The dismissal of Alu Alkhanov came after days of speculation that he was engaged in a power struggle with Kadyrov, who is alleged by human rights groups to be responsible for abductions and detention of civilians and suspected separatist rebels.
A Kremlin statement Thursday said that Alkhanov was freed from the post "by his own wish," but Alkhanov had denied this week that he was on the verge of resigning and that "whether I remain president fully depends on the will of the Almighty and the president of our country." He was appointed a deputy Russian justice minister, a separate statement said.
Kadyrov is the son of the late Akhmad Kadyrov, who was assassinated seven months after becoming Chechen president in 2003 in a Kremlin-conducted election aimed at undermining the separatist rebel movement.
"In his capacity as head of the republic, Alu Alkhanov, in my opinion, used all of his potential to resolve the tasks set before him. I would like to congratulate him on his appointment to a high-level and responsible post and wish him success in his new position," Kadyrov said in an official statement Friday.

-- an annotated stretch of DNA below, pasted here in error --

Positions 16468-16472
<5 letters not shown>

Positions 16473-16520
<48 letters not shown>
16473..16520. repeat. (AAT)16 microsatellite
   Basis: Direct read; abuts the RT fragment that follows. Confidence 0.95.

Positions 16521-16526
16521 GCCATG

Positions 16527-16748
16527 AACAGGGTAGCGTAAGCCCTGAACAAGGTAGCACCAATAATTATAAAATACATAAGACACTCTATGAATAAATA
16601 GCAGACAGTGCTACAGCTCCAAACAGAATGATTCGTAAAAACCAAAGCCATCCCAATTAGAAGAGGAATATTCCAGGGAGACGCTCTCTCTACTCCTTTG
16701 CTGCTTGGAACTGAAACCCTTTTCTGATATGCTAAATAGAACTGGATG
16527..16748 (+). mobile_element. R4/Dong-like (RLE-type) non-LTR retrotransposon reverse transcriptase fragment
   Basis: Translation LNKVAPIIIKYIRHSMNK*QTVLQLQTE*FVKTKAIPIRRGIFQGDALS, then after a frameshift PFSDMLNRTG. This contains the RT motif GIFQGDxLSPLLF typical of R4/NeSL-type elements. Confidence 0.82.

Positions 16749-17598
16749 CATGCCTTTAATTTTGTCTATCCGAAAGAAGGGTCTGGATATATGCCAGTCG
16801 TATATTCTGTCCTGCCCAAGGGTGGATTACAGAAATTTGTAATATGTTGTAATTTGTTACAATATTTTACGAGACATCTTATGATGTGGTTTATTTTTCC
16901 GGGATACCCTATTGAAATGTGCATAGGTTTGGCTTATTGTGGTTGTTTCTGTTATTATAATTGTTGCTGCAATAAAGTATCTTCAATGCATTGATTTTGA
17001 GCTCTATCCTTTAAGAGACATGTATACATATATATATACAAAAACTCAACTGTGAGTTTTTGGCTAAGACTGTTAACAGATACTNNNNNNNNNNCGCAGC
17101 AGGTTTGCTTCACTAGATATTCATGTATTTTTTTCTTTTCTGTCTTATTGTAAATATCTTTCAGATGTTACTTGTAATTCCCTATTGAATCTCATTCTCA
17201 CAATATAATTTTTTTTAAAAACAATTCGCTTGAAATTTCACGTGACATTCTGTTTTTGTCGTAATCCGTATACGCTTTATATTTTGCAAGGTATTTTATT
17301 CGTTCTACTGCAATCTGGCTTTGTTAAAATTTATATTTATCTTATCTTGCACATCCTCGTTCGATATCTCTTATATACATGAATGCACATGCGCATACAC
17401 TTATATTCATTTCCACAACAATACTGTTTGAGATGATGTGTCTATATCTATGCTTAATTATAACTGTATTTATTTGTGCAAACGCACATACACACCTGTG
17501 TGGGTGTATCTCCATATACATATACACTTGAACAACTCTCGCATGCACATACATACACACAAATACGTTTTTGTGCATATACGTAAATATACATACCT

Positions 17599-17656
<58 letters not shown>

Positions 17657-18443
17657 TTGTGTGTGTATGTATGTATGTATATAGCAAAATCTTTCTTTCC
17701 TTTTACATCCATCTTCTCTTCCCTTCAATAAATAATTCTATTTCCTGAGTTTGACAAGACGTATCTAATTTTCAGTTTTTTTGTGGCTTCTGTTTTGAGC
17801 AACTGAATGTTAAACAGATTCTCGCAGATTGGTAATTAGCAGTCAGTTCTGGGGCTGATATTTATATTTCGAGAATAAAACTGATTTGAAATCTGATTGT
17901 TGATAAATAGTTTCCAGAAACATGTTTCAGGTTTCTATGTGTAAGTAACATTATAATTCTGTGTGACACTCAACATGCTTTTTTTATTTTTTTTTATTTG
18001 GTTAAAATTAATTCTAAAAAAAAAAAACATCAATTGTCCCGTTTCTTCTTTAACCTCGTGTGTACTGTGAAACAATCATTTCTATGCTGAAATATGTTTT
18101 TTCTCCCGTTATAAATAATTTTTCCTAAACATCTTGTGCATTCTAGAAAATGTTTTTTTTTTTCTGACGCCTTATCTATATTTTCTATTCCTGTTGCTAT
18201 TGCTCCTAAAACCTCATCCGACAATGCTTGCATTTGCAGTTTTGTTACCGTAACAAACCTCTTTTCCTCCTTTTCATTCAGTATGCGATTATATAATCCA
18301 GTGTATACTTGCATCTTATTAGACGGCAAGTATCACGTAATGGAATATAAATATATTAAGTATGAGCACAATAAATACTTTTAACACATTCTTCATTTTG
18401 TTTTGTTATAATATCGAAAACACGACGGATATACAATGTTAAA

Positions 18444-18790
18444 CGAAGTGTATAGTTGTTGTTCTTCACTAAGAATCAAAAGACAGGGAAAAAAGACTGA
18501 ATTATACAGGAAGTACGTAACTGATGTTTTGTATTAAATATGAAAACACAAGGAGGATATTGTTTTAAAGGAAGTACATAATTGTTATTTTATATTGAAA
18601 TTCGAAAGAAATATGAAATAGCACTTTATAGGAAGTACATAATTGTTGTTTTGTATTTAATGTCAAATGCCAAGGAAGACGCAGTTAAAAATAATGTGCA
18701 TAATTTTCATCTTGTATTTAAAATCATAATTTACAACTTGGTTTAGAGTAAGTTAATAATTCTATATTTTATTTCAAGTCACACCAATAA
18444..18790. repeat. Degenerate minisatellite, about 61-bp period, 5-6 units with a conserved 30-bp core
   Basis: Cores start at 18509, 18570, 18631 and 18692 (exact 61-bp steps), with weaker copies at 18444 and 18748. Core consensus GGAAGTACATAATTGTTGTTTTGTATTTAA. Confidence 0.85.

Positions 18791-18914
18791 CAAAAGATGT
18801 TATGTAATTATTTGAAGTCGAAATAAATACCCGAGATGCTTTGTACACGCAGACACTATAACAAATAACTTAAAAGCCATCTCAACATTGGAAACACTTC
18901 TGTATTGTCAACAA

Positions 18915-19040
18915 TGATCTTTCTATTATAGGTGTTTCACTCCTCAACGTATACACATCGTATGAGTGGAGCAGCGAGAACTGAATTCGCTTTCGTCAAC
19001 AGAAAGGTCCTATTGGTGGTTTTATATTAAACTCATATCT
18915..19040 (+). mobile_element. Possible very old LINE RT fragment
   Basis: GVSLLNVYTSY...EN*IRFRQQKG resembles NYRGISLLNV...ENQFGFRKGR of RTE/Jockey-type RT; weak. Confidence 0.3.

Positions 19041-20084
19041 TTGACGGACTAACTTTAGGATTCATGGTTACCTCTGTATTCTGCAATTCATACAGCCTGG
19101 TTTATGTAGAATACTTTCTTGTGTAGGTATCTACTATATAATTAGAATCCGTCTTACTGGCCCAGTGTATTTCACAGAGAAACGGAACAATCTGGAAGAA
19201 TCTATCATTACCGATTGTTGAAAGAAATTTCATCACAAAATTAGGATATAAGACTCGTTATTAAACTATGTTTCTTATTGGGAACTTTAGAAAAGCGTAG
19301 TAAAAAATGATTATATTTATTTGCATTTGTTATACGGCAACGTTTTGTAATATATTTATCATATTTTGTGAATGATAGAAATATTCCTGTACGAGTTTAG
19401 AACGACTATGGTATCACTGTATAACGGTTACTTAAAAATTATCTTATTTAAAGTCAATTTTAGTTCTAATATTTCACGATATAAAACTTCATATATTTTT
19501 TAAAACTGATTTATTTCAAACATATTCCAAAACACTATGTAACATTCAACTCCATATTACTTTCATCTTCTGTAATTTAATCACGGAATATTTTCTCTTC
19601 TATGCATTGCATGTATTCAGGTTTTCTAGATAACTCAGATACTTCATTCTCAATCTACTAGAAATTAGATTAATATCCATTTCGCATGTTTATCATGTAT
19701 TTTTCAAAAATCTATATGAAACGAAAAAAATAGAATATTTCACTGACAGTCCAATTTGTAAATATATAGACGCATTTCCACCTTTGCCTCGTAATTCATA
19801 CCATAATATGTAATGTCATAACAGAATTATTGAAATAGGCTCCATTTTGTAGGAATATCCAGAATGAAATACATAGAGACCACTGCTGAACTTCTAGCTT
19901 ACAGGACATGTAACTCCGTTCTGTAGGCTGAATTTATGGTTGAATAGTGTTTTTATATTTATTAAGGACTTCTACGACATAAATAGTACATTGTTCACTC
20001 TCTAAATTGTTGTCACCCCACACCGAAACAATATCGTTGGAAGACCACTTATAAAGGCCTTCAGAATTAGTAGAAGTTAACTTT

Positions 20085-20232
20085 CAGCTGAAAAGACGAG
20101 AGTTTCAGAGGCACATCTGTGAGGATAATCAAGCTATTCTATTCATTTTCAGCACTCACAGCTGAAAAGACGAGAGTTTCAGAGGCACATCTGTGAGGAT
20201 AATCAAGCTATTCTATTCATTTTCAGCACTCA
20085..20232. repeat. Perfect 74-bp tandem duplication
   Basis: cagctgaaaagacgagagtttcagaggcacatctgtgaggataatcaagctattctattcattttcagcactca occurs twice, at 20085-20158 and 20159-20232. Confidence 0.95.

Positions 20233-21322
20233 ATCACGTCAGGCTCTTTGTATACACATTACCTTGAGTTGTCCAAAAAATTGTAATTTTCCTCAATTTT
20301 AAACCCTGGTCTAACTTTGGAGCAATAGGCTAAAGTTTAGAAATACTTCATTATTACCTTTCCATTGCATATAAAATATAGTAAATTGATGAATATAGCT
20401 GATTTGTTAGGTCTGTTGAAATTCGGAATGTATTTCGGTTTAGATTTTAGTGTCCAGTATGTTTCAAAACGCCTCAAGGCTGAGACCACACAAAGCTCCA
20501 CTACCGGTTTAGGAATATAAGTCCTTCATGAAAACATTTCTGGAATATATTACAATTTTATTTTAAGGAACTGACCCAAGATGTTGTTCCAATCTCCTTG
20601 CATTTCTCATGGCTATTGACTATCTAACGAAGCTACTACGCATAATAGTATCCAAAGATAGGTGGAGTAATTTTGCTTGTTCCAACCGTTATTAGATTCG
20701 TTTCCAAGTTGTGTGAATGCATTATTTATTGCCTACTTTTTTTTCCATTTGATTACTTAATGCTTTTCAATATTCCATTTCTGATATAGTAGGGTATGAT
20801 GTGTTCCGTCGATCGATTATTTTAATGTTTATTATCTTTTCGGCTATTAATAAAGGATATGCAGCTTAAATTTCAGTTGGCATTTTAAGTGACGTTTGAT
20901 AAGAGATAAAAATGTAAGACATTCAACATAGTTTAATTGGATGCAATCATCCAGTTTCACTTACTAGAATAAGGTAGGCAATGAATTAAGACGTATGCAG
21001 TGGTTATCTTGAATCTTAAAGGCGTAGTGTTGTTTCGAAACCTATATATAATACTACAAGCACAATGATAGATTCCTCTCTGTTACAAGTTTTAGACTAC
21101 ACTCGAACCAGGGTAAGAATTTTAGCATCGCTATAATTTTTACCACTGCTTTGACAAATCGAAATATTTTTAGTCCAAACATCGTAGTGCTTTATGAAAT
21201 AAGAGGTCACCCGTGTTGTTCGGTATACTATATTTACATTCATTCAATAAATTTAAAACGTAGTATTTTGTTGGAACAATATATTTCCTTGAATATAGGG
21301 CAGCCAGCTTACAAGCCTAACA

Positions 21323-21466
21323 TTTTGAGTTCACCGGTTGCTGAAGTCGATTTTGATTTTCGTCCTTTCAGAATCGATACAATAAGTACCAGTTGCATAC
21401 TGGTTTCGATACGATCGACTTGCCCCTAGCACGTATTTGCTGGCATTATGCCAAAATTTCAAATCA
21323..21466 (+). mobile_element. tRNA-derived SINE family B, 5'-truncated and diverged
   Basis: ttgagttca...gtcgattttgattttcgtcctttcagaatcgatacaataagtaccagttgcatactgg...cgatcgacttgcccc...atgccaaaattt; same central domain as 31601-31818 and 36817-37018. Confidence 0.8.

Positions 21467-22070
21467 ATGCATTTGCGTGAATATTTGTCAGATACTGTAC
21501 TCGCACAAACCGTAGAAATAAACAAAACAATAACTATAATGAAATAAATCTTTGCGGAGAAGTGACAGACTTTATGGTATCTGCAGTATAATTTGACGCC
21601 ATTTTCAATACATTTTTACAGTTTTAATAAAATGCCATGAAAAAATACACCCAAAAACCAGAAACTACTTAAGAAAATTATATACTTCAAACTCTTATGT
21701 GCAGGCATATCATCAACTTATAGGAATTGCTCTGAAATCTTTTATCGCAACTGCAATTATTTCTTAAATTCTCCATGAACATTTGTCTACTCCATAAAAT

Chechnya has been plagued by fighting with separatist rebels for most the past dozen years. A 20-month war ended in 1996 with the withdrawal of Russian troops after rebels fought them to a standstill. The region became de-facto independent and increasingly under the influence of fundamentalist Islam.
In September 1999, Russian forces swept back into the region following an incursion by Chechnya-based fighters into neighboring Dagestan and after fatal apartment bombings in other parts of Russia which officials blamed on the separatists.
Major fighting in the latter campaign died down by 2001, but rebels and Russian soldiers still clash in skirmishes and rebels have continued to bloody Russian forces with roadside bombs and booby-traps.
The fighting left much of Chechnya, particularly the capital Grozny, a moonscape of ruins, but Kadyrov has led a largely federally funded campaign to rebuild.
He has also cultivated wide personal visibility, including banners that praise him draping buildings, and Alkhanov this week strongly criticized the practice.
"Building a personality cult and idealizing one person will bring no good to our republic and society," he said Monday.
Kadyrov heads a security corps that is widely alleged to abduct and abuse suspected rebels and civilians believed to be connected to them, reports AP.
After the murder in October of journalist Anna Politkovskaya, who had reported critically on Chechnya, speculation rose that the killing was connected with her investigation of Kadyrov's administration.
Kadyrov denied any connection, saying "I don't kill women."